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Browsing named entities in Varina Davis, Jefferson Davis: Ex-President of the Confederate States of America, A Memoir by his Wife, Volume 1. You can also browse the collection for James or search for James in all documents.

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is's service are unfortunately, many of them, dimly recalled by me. He remembered many and delighted in relating them. He endured many hardships and deprivations during this time, being occasionally for one or two weeks confined to buffalo meat, which, he said, became the most distasteful of all food to him. When recounting this experience he used to air his only piece of culinary lore by saying, No one can make soup without flour; it is simply water. Then he told of how he had tried, and James had tried, and it was only tea, no matter how much buffalo meat was put in; so he was firmly convinced that soup was never made without flour. Sometimes, when game did not come in sight, cold flour was the only food they had. When speaking of these hardships he took occasion to impress upon me the necessity of requiring our children to eat whatever was set before them without attaching importance to it. He said he had observed, while on this campaign, how ill the gourmets fared, and how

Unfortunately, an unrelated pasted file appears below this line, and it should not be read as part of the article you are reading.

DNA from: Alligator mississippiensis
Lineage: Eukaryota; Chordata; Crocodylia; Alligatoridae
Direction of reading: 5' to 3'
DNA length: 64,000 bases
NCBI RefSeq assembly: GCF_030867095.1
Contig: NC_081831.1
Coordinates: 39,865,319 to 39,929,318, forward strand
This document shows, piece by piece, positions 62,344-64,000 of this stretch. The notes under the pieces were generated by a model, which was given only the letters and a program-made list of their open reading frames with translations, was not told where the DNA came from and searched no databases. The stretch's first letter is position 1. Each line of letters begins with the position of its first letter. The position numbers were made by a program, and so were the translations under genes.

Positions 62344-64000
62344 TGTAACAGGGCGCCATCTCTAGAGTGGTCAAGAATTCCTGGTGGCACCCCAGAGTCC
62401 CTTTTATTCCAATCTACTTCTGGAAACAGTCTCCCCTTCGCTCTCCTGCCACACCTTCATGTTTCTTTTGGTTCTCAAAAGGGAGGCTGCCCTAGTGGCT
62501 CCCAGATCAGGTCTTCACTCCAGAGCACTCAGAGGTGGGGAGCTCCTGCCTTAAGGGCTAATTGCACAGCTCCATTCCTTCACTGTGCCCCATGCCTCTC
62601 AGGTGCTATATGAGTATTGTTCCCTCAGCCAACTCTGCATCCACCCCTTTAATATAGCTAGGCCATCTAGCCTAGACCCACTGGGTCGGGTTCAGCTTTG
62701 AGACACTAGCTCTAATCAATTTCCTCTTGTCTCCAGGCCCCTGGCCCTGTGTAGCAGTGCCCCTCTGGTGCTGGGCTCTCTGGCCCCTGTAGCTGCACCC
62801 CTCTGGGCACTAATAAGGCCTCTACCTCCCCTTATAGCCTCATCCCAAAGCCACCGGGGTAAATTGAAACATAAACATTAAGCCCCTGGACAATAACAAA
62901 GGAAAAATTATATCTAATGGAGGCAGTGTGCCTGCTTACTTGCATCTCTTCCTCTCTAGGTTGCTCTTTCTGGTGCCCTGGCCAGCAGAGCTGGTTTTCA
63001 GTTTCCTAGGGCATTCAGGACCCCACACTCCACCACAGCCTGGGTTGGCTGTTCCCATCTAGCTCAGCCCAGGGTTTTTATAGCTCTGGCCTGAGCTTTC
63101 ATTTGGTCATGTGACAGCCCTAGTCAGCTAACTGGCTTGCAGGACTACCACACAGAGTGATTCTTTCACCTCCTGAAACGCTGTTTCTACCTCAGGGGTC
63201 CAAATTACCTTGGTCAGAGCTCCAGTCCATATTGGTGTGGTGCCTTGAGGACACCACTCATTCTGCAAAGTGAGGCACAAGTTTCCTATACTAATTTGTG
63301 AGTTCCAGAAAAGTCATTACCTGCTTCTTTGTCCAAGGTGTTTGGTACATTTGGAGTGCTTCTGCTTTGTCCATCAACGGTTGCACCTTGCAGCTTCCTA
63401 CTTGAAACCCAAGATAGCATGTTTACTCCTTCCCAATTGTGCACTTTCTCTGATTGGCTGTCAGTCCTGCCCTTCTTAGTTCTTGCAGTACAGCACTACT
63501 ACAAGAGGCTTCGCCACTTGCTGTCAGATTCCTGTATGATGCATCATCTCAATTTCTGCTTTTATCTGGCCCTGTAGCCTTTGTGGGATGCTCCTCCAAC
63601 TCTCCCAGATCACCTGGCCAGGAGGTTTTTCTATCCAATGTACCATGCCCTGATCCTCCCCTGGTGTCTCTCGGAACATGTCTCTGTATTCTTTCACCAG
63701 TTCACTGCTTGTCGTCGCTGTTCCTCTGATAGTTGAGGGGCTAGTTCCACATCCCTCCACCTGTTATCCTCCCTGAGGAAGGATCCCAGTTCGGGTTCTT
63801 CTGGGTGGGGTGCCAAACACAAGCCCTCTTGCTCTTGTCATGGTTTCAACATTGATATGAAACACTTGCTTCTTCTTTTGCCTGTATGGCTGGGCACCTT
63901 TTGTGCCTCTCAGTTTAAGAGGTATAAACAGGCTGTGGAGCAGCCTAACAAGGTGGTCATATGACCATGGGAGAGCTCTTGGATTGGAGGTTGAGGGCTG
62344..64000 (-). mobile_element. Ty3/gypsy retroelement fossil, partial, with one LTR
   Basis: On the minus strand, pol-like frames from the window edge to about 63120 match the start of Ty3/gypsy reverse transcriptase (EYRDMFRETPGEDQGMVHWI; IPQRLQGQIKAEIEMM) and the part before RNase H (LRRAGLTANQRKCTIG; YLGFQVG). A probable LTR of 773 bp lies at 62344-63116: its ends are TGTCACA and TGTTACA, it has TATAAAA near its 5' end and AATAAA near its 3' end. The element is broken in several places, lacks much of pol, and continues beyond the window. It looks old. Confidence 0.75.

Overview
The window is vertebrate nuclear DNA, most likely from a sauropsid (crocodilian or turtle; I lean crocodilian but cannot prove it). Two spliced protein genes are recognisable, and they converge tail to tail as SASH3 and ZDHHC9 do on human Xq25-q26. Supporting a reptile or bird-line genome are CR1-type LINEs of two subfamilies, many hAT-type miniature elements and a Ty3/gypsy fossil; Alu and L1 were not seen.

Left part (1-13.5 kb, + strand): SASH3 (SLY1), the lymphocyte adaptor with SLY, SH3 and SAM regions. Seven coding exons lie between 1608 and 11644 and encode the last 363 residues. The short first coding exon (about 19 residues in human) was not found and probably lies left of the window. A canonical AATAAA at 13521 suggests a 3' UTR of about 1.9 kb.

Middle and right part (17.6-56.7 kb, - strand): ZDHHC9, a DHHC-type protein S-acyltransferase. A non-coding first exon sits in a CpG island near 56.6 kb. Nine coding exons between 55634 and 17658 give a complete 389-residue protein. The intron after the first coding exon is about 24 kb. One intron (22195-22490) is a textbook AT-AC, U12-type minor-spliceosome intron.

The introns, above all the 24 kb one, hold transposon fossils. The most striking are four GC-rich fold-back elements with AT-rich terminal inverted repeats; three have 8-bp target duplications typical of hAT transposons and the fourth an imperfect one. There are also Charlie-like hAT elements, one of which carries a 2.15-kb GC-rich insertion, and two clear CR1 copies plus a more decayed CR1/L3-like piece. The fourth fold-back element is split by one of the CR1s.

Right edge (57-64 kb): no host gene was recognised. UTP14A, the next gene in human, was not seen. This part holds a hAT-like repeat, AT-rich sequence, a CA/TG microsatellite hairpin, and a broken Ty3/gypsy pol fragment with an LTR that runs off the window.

Varina Davis, Jefferson Davis: Ex-President of the Confederate States of America, A Memoir by his Wife, Volume 1, Chapter 15: resignation from the army.-marriage to Miss Taylor.-Cuban visit.-winter in Washington.-President van Buren.-return to Brierfield, 1837. (search)